“You know I am, at heart, a pragmatist. That’s why I seek chemical assistance to have less pragmatic experiences.”
This was a non-pragmatic experience, a decidedly enjoyable one that was a steady crescendo of adventure and action. I devoured it as best I could around work and sleep, being careful to not read before bedtime. I’m excited to go on to the next.
““Fair enough. I’ll go with you. I’m a little curious to find out what’s in this box myself.” “Spiders or gold, spiders or gold,” Ashok said.
“Oh, Ashok. It’s like you never even consider the possibility of golden spiders.”
This is the story of the White Raven (“a fast cruiser just big enough for her crew of five people (or four, or maybe six, depending on how you defined “people”) and her crew, captained by Callie, licensed investigator for the Trans-Neptune Authority, one of the large deep space political organizations. She and the crew take odd jobs for the Authority, and are on their way back from a job when they run into an ancient space wreck. When they investigate in hopes of salvage, they discover Dr. Elena Oh in cyrosleep and are able to successfully revive her. She was a member of one of the expeditions that left a dying Earth nearly 500 years ago in hopes of finding a habitable planet, but has instead found aliens. But is Dr. Oh talking about a new alien species? Or the squid-like Liars, who were responsible for sharing technology with Earth that has allowed them to colonize further out?
“Ticking clock!” Ashok said. “Action and excitement!”
This was fast and furious space adventure, with some unpredictable elements. There’s only one known alien species, the Liars, so named for their seeming inability to tell the truth about basic history or events, but who have been acceptable trade partners for technology. It’s an interesting angle to interspecies communication that doesn’t get the full exploration it deserves; it’d probably be interesting to read a book strictly around that concept. However, Pratt does perfectly well with it as a backstory as well. Aliens, space pirates, expedition ships, alien remnants–there’s a ton of fun stuff here. There’s also a romantic angle to the story that may or may not work for some.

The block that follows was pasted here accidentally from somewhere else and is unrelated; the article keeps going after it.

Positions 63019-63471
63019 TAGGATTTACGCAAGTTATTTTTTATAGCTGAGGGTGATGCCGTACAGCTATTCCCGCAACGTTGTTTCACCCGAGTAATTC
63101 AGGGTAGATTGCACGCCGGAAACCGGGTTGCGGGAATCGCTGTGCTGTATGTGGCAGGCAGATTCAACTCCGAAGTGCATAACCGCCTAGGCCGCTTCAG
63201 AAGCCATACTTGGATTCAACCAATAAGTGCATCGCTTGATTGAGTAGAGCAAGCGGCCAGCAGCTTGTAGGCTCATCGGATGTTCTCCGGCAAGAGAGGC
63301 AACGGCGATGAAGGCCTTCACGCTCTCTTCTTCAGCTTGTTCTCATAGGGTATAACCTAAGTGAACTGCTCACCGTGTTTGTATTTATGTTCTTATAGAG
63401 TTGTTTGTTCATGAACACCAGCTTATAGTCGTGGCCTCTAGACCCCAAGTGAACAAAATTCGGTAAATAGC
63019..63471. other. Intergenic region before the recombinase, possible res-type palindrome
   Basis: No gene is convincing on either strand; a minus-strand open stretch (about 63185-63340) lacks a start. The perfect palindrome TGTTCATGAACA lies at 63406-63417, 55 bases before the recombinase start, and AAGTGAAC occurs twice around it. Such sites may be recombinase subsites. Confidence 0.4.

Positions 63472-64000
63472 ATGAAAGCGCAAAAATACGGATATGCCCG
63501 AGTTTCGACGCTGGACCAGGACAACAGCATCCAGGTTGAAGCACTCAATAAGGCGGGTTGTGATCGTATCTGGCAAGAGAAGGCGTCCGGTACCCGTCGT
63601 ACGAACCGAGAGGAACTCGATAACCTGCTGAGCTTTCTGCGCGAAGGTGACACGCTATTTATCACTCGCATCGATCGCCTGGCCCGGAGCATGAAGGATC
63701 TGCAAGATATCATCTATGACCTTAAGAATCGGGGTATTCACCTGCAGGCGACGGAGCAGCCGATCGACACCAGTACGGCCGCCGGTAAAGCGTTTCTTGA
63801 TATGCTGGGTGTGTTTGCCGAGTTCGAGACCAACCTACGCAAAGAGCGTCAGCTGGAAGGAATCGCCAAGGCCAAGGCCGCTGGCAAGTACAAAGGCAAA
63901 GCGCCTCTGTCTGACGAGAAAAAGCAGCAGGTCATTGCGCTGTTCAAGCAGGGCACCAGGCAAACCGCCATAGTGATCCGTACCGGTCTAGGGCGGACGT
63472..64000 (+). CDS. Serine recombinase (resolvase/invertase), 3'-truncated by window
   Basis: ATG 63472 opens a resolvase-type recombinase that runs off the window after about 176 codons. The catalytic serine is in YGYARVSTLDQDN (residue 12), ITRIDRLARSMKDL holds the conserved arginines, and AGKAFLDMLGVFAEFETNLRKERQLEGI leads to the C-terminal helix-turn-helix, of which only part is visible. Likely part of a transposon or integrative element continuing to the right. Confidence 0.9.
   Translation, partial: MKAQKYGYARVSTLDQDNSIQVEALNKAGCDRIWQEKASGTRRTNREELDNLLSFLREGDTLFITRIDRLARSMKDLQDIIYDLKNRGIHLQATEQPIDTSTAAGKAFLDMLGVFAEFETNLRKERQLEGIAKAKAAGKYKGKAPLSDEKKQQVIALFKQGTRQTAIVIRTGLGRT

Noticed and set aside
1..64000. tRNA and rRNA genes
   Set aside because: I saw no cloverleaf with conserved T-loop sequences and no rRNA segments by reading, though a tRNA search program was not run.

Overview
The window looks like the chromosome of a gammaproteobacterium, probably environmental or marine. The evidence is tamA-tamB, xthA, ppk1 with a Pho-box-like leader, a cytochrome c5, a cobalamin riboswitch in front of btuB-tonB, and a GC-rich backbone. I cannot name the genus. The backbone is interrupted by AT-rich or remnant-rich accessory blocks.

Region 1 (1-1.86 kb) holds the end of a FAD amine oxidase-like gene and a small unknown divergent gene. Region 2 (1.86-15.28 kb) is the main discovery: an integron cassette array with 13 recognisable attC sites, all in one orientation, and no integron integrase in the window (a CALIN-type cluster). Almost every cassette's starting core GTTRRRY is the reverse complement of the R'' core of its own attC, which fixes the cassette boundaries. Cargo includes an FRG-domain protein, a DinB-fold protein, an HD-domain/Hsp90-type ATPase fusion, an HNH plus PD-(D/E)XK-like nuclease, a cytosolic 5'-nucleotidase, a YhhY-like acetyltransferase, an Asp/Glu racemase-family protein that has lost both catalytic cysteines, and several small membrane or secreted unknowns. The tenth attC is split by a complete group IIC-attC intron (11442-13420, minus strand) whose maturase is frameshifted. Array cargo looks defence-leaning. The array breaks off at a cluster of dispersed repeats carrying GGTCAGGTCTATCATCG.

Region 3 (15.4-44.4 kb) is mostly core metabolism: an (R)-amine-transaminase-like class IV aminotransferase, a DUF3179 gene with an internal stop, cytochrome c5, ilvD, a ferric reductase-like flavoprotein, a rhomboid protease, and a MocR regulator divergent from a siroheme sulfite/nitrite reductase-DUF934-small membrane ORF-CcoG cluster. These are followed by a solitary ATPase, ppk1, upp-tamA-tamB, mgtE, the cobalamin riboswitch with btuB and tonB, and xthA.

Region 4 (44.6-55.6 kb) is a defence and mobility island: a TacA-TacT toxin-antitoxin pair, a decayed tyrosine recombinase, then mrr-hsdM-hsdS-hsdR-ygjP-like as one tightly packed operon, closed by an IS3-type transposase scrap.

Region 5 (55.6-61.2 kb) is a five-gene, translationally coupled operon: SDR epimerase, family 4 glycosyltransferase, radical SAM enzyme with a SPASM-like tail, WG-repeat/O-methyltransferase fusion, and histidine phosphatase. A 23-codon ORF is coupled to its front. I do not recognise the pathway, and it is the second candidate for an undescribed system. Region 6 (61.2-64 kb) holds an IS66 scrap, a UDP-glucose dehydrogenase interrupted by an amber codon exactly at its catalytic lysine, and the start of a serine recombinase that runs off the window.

Characters are interesting, and achieve a fair amount of individuality (depending on how you describe it) for a medium sized-cast. Callie; Stephen, the doctor; Drake and Justine, the navigator and engineer; Shall, the A.I. ship; Ashok, the enthusiastic human who is well on his way to making himself into a cyborg. They end up joined by Dr. Oh and Lantern in the course of their adventures. They are a little bit role driven, but that’s okay; they each play it well. Ashok ends up being a bit of the comic relief, much like Kizzy the mechanic on “A Long Way to a Small Angry Planet.”
“I like him. He must be good for morale.”
“Insofar as he gives the rest of us a single person to focus our annoyance on, he absolutely is.” Callie sighed.”
It’s one of those kind of books that I read a bit too fast the first time through, so I skim over some of the details. I get the feeling there’s a little hand-wavy stuff about the physics, which doesn’t bother me at all. Consider me your friendly neighborhood reader: all I need is semi-plausibility. This reminds me a great deal of the kind of fun I had reading the Finder series, or A Long Way…, and was actually more fun for me than most of the Expanse books. It was $1.99 on Amazon when I last checked, so I feel like I got a bargain.
“When I stormed out of my father’s house thirty-five years ago, I told him my ambition was to travel so far the sun would be invisible, not even a speck among the stars.” Stephen paused. “The young are very stupid, aren’t they?”
“They are. I’m not sure the old are any better, though.”